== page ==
There was much talk on Capitol Hill Wednesday about farmers, floods, clouds, milk and cookies, but it was not an agriculture hearing but an Internet of Things panel that generated those topics.
The hearing was on "The Connected World: Examining the Internet of Things" (IoT) in the Senate Commerce Committee, and hit a variety of topics including TV white spaces, net neutrality, rural broadband and security and privacy, and vehicle-to-vehicle communications. Committee chairman John Thune (R-S.D.) said IoT may be the most important technology trend around, and he did not get any naysayers.
Sen. Ed Markey (D-Mass.) called for tough new regulations on cars, but generally there seemed to be a lot of bipartisan agreement that the government needs to apply a light touch to the space, and that public-private partnerships are the best way to craft a strategy for tapping into the consumer value-added, jobs, and projected trillions of dollars from an Internet-connected world while still protecting security and privacy and consumer control over information.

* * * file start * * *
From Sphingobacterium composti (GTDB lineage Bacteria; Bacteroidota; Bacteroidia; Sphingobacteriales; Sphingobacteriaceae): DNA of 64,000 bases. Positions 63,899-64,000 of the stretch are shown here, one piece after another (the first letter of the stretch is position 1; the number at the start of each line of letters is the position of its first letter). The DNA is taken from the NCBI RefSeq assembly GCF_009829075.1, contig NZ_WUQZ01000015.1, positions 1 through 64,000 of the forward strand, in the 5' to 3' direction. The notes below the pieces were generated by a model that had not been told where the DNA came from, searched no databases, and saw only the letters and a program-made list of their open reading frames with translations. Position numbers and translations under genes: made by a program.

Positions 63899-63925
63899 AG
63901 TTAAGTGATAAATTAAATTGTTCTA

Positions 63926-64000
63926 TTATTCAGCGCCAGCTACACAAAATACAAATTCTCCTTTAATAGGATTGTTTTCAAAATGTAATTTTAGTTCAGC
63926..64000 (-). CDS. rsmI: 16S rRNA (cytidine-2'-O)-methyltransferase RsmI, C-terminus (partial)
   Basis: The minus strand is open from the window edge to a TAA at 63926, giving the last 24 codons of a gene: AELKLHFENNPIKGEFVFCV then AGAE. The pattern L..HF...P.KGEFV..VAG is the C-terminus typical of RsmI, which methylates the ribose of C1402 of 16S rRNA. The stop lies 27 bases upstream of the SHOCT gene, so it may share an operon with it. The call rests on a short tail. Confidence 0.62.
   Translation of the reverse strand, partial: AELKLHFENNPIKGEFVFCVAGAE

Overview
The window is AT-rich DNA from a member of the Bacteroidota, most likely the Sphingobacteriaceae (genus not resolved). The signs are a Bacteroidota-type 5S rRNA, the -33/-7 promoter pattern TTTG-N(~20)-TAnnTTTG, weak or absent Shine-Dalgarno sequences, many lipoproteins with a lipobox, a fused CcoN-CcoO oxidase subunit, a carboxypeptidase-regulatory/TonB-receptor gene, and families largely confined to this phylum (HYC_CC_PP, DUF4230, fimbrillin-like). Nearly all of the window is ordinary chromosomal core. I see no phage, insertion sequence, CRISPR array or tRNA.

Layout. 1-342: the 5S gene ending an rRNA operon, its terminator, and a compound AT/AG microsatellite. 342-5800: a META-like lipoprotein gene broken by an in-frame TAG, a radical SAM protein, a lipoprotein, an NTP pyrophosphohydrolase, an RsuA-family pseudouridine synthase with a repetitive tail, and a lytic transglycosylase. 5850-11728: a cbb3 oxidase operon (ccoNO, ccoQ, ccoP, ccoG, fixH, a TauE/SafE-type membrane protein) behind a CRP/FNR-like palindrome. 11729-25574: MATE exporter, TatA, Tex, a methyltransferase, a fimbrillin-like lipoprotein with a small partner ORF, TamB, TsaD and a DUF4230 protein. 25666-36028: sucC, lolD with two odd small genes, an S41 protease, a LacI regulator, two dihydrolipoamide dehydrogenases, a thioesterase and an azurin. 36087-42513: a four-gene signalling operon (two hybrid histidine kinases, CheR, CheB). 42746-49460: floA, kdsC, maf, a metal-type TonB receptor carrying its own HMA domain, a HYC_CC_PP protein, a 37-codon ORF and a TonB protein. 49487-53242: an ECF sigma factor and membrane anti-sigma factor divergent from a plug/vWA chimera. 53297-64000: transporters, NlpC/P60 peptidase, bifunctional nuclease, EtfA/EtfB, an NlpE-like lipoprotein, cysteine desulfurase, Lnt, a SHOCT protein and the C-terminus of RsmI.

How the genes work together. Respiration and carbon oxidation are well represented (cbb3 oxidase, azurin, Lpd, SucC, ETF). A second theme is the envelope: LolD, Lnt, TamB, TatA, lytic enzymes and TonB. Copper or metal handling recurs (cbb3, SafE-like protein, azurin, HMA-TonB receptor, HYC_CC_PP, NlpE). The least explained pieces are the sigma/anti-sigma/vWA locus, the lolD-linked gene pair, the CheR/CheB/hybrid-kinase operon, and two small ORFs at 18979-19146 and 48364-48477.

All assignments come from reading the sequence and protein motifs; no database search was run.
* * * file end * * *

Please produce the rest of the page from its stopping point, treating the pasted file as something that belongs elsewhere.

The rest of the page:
In what might have appeared to be a case of political role reversal, Sen. Corey Booker (D-N.J.) was one of those calling for partnerships with industry, a light government touch and not overregulating, while Sen. Dean Heller (R-Nev.) was concerned about all the data being collected and where it was going and who was using it.
And Sen. Brian Schatz (D-Hawaii), for example, the new ranking member of the Communications & Internet Subcommittee also talked about a light touch. And while one witness talked about China being ahead of the U.S. in planning for an IoT world, Schatz pointed out that in China that plan might be more government-driven than the American free market model would be comfortable with, a point Republicans frequently make when countries like Korea are held up as models of Internet deployment.
Republican Steven Daines of Montana was no fan of overregulation, but did raise issues about protecting kids information and the fact that they were the faster digital adopters and thus harder for some parents to monitor and protect.